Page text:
- Old sky, old dirt, new grass
A wasteland, a vacant or an odd lot is a piece of ground that remains unproductive, within the structure of a productive system. It is literally: “that urban or rural land that is not edified or cultivated, part of the State’s property because it is placed within its territorial limits and has no other owner”. Most of the public vacant land is unused, Spain being one of the European countries with the highest percentage of these areas per m2. This means that every time you take a walk home from work, you are likely to cross paths with at least one of these spaces. Probably with several of them.
These zones that are permanently in between, in an interstice that is not exceptional but its very condition of possibility, could be understood as negative spaces —those that remain in the visual background, bordering the main representational focus. What has become inoperative, useless, seems to make us uncomfortable. As if we were expecting something else. However, and beyond our expectations, this suspended temporality is indeed necessary when it comes to imagine different ways of living. As the ivies grow and a multitude of particles slowly accumulate, as people pass through or write their name in a piece of wall, as nothing happens in this land of nothingness, an interference is disrupting the logics we are used to, be they linguistic, hyper-productive, or both.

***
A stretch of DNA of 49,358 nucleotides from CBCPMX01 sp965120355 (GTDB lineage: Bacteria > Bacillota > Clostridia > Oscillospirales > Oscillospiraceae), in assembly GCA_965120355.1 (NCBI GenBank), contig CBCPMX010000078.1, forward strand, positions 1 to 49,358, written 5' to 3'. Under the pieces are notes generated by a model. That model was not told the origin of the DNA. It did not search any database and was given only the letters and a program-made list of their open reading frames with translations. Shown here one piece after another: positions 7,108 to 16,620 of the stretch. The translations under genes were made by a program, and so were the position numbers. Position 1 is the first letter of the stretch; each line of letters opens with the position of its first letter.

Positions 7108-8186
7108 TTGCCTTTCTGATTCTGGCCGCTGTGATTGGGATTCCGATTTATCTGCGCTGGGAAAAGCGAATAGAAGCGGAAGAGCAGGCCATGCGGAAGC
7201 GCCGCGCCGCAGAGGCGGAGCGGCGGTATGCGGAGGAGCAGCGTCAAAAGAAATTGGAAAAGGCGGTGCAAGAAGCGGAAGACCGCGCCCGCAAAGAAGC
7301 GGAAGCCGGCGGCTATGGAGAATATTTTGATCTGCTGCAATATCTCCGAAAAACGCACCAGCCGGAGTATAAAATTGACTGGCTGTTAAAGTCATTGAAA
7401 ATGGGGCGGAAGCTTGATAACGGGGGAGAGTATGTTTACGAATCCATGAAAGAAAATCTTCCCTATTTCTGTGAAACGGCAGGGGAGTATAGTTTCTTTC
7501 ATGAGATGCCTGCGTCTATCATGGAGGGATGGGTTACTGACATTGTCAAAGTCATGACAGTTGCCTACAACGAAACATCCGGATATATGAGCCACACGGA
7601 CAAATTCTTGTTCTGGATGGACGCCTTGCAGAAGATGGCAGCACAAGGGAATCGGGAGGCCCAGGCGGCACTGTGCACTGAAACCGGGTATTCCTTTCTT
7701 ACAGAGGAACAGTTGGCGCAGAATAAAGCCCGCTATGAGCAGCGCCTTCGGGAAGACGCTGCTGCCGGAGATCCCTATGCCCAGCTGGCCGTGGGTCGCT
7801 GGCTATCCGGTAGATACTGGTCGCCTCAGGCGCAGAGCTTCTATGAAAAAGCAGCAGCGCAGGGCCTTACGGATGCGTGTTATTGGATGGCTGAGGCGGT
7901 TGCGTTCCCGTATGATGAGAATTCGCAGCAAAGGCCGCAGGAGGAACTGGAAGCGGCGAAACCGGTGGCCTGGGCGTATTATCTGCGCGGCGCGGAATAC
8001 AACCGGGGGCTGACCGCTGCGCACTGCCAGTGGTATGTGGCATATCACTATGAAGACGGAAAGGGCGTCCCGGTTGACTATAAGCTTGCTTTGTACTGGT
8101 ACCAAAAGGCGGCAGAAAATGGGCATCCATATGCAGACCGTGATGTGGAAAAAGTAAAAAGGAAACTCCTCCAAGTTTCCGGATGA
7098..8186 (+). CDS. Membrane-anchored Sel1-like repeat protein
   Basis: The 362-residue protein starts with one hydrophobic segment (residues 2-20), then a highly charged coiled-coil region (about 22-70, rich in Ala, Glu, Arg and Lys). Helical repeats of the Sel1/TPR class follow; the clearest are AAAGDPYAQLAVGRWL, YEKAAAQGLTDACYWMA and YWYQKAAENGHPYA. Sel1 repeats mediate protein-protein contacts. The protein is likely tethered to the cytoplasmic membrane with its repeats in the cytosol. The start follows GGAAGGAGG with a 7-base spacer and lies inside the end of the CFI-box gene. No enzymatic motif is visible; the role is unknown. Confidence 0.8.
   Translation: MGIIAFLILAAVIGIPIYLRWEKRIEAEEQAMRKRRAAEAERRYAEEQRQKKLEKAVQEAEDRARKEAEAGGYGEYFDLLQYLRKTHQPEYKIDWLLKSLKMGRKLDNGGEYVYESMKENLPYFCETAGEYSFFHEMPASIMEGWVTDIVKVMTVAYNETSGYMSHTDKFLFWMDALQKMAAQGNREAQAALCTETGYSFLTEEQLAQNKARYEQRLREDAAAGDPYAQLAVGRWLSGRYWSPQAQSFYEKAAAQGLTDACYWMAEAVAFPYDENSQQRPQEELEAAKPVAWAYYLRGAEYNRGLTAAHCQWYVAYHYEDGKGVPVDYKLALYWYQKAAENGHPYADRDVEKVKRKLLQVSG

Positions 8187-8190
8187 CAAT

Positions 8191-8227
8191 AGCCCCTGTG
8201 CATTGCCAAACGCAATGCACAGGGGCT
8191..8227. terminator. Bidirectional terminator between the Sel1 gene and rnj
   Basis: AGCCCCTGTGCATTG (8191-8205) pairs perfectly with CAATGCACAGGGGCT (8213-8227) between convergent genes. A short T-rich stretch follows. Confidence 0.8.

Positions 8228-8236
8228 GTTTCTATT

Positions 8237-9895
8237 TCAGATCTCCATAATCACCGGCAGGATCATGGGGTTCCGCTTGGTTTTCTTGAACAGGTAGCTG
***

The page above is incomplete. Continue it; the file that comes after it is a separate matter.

Imagine an uninhabited space, filled with all kinds of entities. Some of them were put aside by different forms of bureaucratic thinking; others were witnesses of systems of dominance we cannot yet see or talk about, but we have been sensing. Picture yourself entering this empty/non-empty garden. Look around you. Try to remember why you decided to come here. Are you getting lost in your rationality? Are you in need of a deep breath? This landscape holds a balancing power, enabling the encounter of apparent opposites. Like a spell that runs through the city, it makes room for the extraordinary or just for other ways of becoming. Now that you’re here, can you feel them? The cosmic glitches? You are navigating a river of latent promises. An accumulation of hints. Here, the water erodes the stone not by strength, but by attentive permanence.
Lucía Millet (Jávea, 1996)